The Matsumoto Sake Brewery in Kyoto's Fushimi area is a company with a long history that has provided premium quality sake for over two centuries since its founding in 1791.
One area of this sake brewery site features a guesthouse called Mangyo-in (Hall of Ten Thousand Sunrises) that was completed in 1954 and a dry landscape garden called Gabo-en（Pleasure Boat Garden). The name Mangyo-in derives from the fact that it took thirty years, or roughly 10,000 days, from its planning until its completion. Likewise, the name "Gabo" means a pleasure boat decorated with various ornaments. The garden was named Gabo-en in the hope that people would look upon it with the same feeling as they would look at the scenery that surrounds a boat.
The entrance area was relocated from Shoden-in, a sub-temple of Kennin-ji Temple once restored by tea master Oda Uraku (1547-1622) after being devastated in the sixteenth century. The temple's beauty and its Jo-an tearoom were renowned during the Edo period (1603-1868). The garden features historical stone items collected by current company president Yasuhiro Matsumoto's grandfather and father collected over nearly thirty years. These include an Oribe-type stone lantern, a Taiko stone hand-washing basin, and an Asuka period (592-710) stone structure used as a foundation stone. There are also famous stones such as Kurama and Kibune stones set throughout the garden.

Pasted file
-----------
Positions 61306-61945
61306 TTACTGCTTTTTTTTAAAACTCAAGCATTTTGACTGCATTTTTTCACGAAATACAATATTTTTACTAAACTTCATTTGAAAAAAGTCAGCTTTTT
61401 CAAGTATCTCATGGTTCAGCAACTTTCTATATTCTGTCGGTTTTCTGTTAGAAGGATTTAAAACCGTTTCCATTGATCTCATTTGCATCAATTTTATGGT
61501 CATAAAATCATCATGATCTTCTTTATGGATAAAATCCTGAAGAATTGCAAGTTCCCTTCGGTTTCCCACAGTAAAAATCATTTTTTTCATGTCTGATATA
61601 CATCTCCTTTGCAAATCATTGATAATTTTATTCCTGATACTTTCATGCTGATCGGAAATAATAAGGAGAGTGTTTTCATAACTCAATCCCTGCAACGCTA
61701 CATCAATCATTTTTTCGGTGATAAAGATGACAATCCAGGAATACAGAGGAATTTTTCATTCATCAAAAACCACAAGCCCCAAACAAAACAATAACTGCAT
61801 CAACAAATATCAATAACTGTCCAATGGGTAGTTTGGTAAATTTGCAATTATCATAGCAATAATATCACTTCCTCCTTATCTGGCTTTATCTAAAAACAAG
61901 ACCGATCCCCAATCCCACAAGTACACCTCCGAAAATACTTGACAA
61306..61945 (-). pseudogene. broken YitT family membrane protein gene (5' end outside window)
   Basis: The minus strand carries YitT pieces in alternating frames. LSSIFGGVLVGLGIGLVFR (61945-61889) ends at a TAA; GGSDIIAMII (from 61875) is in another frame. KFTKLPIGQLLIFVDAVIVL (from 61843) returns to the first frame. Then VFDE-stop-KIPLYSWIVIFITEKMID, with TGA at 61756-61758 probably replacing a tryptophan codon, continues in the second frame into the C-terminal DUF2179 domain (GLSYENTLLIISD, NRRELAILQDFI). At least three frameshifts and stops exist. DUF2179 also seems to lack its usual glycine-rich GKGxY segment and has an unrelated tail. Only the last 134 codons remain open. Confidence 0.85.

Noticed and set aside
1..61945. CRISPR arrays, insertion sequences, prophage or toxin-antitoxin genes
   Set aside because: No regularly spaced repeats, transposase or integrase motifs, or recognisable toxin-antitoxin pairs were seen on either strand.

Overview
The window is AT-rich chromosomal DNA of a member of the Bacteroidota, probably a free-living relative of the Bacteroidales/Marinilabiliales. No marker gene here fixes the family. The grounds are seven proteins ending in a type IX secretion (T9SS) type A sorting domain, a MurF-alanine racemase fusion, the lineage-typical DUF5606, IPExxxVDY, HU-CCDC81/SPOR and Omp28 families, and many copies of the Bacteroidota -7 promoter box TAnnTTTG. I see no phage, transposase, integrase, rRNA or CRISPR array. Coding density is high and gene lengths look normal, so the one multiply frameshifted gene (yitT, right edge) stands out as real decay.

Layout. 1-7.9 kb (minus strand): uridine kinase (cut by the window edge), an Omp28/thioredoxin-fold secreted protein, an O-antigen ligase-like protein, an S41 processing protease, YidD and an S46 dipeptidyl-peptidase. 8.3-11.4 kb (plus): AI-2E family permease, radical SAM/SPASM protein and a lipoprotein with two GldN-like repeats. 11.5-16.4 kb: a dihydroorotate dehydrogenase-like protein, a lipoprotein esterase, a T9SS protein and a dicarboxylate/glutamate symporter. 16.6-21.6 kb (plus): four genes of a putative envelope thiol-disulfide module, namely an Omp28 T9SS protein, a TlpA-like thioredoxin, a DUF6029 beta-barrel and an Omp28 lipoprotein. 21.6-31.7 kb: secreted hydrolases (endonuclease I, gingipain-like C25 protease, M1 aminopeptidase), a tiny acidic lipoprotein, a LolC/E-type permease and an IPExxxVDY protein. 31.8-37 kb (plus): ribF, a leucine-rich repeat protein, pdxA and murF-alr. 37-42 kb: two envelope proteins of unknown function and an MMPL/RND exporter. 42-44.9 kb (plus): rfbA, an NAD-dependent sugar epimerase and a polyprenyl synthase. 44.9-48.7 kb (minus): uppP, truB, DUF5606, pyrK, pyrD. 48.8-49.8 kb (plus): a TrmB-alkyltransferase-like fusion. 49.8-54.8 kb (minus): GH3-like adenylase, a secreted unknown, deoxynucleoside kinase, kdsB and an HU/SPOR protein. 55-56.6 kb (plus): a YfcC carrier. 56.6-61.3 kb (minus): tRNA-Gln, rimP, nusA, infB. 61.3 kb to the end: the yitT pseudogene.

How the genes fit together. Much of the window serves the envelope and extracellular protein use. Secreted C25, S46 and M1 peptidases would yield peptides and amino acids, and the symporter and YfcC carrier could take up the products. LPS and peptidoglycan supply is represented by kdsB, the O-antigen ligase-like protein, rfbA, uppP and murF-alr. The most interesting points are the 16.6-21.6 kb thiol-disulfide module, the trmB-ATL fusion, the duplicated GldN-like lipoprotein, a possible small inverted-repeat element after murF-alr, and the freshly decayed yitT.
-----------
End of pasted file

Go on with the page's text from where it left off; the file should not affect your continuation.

When looking at Gabo-en from Mangyo-in's tatami mat reception room (zashiki), a dynamic feeling of nature is expressed by the waterfall stone arrangement at the garden's center rear and the dry stream expressed using white sand. Finally, the richly expressive pines, old red plum blossoms, pomegranates, azaleas, moss, and other beautiful plants render a stirring garden scene that soothes visitors' spirits.
Location: Fushimi-ku, Kyoto
Accessibility: not open to the public, usually
Garden construction period: in 1954
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